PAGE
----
The suicide attack at a Sufi shrine in Sehwan in Pakistan’s Sindh province that killed at least 80 people, underscores fears about the Islamic State gaining strength in the country.
About the terrorist attack on shrine of Lal Shahbaz Qalandar
A suicide bomber blew himself up at the shrine of Lal Shahbaz Qalandar, among the most venerated of Sufi saints. People of all faiths in the subcontinent have flocked here over the centuries, making it a prominent symbol of amalgamation of various religions, and thereby a particularly potent target for the IS.
ISIS in Pakistan
The terrorist group, which had announced its Pakistan branch more than two years ago, has claimed a string of attacks in recent months, mostly on minority Muslim sects.
Strategy of Islamic state
The IS is clearly following a strategy that was successful in mobilising fighters and gaining publicity in Iraq and Syria. The highly planned, well-publicised attacks on Shias in these countries helped the IS whip up Sunni sectarian sentiment and win recruits.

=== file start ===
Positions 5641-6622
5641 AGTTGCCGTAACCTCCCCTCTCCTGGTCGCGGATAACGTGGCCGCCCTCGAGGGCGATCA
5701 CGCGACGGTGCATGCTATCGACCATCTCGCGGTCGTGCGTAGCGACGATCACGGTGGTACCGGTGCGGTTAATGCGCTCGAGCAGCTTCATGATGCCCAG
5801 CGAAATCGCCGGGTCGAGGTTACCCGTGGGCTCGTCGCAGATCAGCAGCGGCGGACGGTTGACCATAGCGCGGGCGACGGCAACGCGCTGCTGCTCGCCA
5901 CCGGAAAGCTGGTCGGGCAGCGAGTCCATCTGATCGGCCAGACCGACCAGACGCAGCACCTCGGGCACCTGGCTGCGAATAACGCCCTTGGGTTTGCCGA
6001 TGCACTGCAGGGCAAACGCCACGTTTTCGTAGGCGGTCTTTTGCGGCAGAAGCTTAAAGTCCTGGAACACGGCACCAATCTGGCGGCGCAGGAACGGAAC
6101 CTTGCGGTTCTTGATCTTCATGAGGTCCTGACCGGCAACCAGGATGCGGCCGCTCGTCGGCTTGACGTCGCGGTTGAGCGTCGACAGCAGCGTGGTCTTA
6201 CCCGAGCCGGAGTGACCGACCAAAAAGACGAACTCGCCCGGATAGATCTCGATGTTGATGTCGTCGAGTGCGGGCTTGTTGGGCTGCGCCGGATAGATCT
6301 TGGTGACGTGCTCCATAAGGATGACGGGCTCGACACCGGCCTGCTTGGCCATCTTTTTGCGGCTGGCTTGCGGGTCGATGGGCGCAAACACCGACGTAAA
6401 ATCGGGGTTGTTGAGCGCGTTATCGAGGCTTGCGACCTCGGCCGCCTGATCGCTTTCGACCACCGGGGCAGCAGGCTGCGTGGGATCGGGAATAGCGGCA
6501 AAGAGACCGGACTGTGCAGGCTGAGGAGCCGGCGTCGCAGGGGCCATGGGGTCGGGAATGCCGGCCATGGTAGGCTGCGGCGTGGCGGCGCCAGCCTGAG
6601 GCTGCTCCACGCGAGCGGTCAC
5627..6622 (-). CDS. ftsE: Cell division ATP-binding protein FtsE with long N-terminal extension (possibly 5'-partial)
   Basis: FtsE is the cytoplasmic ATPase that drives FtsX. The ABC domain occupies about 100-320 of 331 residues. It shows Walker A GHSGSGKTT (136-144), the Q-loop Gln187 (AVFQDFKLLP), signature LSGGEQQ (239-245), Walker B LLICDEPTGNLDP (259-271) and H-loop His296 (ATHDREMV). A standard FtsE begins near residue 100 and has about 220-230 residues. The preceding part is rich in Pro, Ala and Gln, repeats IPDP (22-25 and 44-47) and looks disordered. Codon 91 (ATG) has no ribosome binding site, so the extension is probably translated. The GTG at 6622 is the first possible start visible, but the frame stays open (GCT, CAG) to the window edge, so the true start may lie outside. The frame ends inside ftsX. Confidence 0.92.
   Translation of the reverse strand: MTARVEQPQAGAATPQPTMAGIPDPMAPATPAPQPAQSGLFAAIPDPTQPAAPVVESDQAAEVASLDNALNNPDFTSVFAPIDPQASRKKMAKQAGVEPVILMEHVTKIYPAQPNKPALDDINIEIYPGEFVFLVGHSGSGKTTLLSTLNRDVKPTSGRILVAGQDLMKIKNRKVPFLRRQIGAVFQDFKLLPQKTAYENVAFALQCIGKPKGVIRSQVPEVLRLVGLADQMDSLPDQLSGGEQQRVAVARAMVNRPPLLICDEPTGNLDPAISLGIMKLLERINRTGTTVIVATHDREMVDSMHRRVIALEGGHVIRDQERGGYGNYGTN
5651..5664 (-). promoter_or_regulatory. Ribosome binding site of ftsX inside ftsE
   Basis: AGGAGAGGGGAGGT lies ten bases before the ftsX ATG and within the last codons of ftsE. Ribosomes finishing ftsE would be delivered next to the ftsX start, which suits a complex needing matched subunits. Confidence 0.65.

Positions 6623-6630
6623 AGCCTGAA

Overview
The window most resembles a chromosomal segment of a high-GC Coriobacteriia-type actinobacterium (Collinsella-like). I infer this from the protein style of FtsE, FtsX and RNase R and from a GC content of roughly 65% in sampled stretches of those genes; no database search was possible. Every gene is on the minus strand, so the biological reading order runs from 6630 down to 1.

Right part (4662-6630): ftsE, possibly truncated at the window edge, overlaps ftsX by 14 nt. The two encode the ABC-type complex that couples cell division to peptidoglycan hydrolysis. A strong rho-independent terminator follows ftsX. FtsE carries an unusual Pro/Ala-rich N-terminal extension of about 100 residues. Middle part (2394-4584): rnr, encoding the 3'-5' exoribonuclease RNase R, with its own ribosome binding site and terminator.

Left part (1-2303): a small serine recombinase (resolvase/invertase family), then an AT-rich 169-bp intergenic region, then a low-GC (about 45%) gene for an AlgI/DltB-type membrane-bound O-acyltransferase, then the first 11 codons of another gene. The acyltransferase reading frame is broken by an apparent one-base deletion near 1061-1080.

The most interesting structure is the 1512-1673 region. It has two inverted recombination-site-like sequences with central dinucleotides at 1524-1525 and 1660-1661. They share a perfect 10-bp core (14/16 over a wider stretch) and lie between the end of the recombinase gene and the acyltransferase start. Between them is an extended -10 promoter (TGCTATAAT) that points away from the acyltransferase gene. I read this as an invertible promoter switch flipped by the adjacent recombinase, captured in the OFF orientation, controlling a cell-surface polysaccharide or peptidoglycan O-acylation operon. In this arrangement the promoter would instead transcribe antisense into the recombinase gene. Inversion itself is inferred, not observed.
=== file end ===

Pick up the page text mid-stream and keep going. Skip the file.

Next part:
There is still no evidence that the Pakistani branch of the group is directed by the IS core in Mosul or Raqqah. But IS fighters in eastern Afghanistan, where the group has established a province of the ‘Caliphate’, and those in Pakistan seem to have aligned themselves with local terror groups like Lashkar-e-Jhangvi, Jamaat-ul-Ahrar for organisational support. This indicates a dangerous trend.